Putting The Community Back In Commerce
America is the homeland of commercialism. In this country, if something can be held in your hands it can have a price tag slapped onto it and it can be tossed into a shopping cart at your local superstore. It’s a skill that American industries have like no other place in the world, and love it or hate it, it’s what has made this the most prosperous country in the world. Without the relentless drive to innovate and sell and turn profit, we would never have had things like iPhones, Xboxes, Twinkies, and Reality T.V. Even the thought of living without these staples of the 21st century lifestyle makes me shudder. But for all the boons our “cash-is-king” mindset has granted us, it all feels kind of hollow sometimes. Today if you want a product you can research it online, drive to Walmart and shop all by yourself, and wrap everything up at the self-checkout counter. For those who desire a more personal touch there is a severe lack.
Seeking refuge from the barrage of brand name, 50% off, made in China meaningless merchandise, I decided to stop by the weekly Saturday morning farmers market at Wolf Ranch Town Center. As I step out of my car, I am immediately enthralled by the smell of cooking meat, and dozens of colorful tents shining in the sunlight. A far cry from the silent shopping of modern retail, the marketplace is bustling with people chatting with the vendors and each other. Groups of children and even a few pets run around the picnic area at the center of the market, where people eat the meals freshly prepared for them at the surrounding stands. In my previous visits here there has been live music, like pan flutes or guitar duos. Today however, they’re just playing Beyoncé’s All the Single Ladies over their stereo system.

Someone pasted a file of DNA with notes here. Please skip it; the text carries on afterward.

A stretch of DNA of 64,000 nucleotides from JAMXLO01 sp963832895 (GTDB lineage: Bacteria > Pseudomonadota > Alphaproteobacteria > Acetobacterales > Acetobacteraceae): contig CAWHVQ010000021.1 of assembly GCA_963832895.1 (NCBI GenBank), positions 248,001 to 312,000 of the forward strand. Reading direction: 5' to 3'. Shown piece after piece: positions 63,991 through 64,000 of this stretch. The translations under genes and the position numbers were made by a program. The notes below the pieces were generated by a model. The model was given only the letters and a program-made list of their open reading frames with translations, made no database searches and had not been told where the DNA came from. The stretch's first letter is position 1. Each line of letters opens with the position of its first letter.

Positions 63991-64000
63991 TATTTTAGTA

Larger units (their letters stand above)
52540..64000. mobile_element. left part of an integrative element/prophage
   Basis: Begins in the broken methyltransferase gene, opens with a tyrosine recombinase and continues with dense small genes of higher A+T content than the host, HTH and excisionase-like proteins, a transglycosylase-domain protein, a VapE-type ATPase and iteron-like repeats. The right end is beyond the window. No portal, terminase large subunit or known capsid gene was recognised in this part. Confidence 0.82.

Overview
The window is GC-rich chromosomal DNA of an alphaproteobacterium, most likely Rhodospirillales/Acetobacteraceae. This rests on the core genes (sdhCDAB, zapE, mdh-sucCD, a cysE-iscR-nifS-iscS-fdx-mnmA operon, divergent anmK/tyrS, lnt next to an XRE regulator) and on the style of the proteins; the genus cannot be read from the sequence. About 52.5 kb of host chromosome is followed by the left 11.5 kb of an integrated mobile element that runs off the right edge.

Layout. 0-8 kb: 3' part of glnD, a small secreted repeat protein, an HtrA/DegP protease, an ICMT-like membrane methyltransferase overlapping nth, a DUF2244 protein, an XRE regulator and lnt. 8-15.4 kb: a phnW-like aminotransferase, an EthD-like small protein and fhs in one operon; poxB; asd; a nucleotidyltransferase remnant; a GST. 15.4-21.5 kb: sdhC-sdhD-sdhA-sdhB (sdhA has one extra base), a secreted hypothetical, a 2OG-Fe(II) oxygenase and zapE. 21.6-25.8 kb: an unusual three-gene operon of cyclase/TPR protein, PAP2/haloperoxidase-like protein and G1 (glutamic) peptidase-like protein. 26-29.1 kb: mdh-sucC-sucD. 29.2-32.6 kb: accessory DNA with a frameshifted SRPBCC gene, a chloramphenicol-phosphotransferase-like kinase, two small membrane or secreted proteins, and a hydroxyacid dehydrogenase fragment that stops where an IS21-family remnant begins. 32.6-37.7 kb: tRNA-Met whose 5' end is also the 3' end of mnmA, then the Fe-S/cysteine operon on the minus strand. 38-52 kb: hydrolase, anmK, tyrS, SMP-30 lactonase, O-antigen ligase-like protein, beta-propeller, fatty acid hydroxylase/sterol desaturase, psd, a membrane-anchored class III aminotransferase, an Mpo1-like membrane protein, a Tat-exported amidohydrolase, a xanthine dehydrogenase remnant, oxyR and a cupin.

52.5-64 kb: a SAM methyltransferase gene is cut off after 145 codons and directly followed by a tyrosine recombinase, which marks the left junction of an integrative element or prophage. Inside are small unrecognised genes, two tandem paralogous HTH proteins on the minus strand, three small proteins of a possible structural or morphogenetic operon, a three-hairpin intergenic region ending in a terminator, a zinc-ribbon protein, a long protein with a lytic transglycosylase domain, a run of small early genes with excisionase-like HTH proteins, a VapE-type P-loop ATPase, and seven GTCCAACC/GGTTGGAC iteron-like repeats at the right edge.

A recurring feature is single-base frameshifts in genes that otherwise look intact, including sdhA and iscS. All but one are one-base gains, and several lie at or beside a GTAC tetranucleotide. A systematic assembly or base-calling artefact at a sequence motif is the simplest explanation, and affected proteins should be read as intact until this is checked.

The goods being sold here are unlike those you would see anywhere else, and the people that sell them are just as interesting. One stand I stopped at billed the tea it sold as the best in the world, and after talking to the shop owner I believed it. He told me how he’d spent 40 years in his native Sri Lanka as tea consultant, where he’d overseen multiple thousand-acre tea farms to ensure their quality. To say the man knew his tea would be an understatement, as he spent nearly twenty minutes explaining to me the ins and outs of the tea industry and all the intricacies of growing various strains of tea plants. As I left his stand, my attention was captured by a purple chicken across the row. The stand’s owner had with her a stack of children’s books entitled Gracie The Purple Chicken. She told me how it was based on the true story of the chicken they had with them. Gracie was being constantly bullied by the other chickens until their family dog stepped in to protect her. Not wanting the harassment to continue, the family got a special spray from a farmer they were told would help with the problem. But when they put it on the chicken, she turned purple. Luckily for Gracie, it worked, and the other chickens stopped their negging. As for the family, well they got a story out of it. Some stands sell homemade goods like handbags and jewelry. Others make their way by growing things and selling their harvests at markets like these, but not the kind of things you would find at HEB. For example, one man I talked to specialized in pecans and fertilizer and gave me the guide he uses to producing the highest quality, most nutritious fertilizer to grow things in. The food stands offerings range from the kind of food you would find at carnivals like fried waffle cones, to more of the things you would expect at a Whole Foods like organic cheesy bread. Others still offer natural remedies and supplements, and what gathering of entrepreneurs like this would be complete without at least two different people selling CBD?Maybe tea, chicken stories, and new-age medicine aren’t your thing, but there’s more to this market than the products they sell. As I talked to each of these sellers, whether they had been coming to the to market for just a few weeks or for many years, they all emphasized how supportive the community was in their growing, small businesses. Without these little assemblies of community minded producers, there would be no alternative to the monopoly of the Mega-Marts, no way for the little guy to stand up to these huge corporations and say business in only about the profits. This farmers market is more than a gathering of stands, it’s a gathering of people. As I look beyond the borders of the market to the surrounding buildings,, I can’t help but feel I’m standing on an island, cut off from the speed and scale of the 21st century; where people come before brands, and community thrives.